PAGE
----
Albert Camus

Don't walk behind me; I may not lead. Don't walk in front of me; I may not follow. Just walk beside me and be my friend.

Wednesday, May 16, 2018

Review - Love, Simon

Directed by Greg Berlanti
Writing Credits
Elizabeth Berger, Isaac Aptaker, Becky Albertalli
US Release: March 16th, 2018
Romania Release: June 22nd, 2018


Society creates expectations and unrealistic ideals. Society arbitrarily dictates what is good and bad. I never watched a movie that can so strongly and smoothly show how society shapes minds. Love, Simon is a film predominantly about Simon, a person who in the end comes to accept himself. 

What I adored about Simon’s story is that he shows the world that being gay doesn’t change who he is. Simon will act the same way he always has, love the same things he always loved and be the person who he’s always been. The plot also wittingly looks into the lives of Simon’s friends and what you see is that all his friends live with secrets and insecurities. These friends, like Simon, also learn to just be themselves. Live freely, away from labels and fear. I being a teenager, growing up with outlets such as Love, Simon is fundamental. I’m growing up with what I now see as a privilege because I know 50 years ago teenagers were robbed off it and I hope in the future my current privilege will be everyone’s mentality – that of being loving.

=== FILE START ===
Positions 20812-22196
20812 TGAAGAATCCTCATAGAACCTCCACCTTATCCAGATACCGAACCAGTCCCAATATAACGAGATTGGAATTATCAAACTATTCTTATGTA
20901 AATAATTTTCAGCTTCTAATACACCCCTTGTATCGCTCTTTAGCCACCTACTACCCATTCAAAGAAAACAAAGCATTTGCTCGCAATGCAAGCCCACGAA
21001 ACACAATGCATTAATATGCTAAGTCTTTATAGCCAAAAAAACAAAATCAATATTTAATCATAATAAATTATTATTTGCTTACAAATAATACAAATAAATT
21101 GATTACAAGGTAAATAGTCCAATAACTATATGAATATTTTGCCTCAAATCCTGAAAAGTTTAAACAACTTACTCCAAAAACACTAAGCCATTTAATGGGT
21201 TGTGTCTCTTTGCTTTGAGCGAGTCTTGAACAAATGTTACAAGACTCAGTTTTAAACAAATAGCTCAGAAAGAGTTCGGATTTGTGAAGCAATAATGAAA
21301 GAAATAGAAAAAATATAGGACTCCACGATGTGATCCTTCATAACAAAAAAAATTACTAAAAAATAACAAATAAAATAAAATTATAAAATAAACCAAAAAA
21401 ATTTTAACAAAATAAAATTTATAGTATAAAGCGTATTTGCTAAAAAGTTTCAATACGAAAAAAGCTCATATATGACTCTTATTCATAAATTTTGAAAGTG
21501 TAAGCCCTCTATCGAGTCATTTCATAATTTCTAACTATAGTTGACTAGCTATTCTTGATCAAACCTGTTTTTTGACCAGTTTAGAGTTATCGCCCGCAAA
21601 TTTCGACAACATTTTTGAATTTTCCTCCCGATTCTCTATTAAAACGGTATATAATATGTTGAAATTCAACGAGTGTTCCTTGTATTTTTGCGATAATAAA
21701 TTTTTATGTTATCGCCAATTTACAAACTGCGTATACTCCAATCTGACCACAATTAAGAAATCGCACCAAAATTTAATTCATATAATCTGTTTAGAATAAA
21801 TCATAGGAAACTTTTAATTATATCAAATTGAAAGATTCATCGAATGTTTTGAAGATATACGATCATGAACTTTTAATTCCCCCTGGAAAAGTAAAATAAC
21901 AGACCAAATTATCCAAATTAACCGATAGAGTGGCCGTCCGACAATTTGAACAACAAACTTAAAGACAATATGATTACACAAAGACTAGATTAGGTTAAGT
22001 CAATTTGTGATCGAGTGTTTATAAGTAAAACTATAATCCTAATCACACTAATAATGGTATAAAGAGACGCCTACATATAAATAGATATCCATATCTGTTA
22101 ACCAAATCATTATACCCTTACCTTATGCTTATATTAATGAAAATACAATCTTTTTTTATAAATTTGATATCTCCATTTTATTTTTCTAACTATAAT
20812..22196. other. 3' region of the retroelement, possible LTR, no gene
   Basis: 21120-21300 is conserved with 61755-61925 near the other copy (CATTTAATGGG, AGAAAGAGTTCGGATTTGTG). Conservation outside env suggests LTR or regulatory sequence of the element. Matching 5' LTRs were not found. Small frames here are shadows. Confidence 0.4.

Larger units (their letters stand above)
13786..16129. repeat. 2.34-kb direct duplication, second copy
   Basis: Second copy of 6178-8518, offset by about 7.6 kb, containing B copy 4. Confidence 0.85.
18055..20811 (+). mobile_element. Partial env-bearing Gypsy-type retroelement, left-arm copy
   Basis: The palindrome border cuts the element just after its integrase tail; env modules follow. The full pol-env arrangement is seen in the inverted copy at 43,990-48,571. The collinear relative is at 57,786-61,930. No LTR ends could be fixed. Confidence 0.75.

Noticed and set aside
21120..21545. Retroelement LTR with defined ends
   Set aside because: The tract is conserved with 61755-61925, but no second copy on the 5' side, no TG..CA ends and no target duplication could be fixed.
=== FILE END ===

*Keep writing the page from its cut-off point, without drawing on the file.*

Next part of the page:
Love, Simon is a great coming of age story because it brings the confidence that especially so many teenagers lose. Many of us were so carefree as children until reaching adolescence and from that point on everything changes. Of course things change, that’s normal. But we constrict our personalities to fit in with societal ideals which is tragic. Be you and do you. I think the film gives justice to the novel, I haven’t yet read the book but I am very eager to get my hands on it. 

The movie is easy-going, relatable and fun. It has a well-chosen and talented cast, even the obvious douche has a heart and conscious and you can’t help forgive him because just like this character we’ve all done mistakes. 

Greg Berlanti, the director did an amazing job. The aesthetic of the film and book reminds me of John Green’s The Fault in Our Stars – the book’s cover/ movie posters has writing in a cloud shaped bubble, atop of a bold coloured background. A modern tale with modern advertising. Please go see this film: tear up at the tender moments, laugh at the comedic bits, empathise with all their stories because I guarantee that at one point in your life you were them. Most importantly, I hope that after you read the book or watched the film that you learned what Simon learns.

Thank you Epica Publishing House for giving me the opportunity to watch this film tonight!

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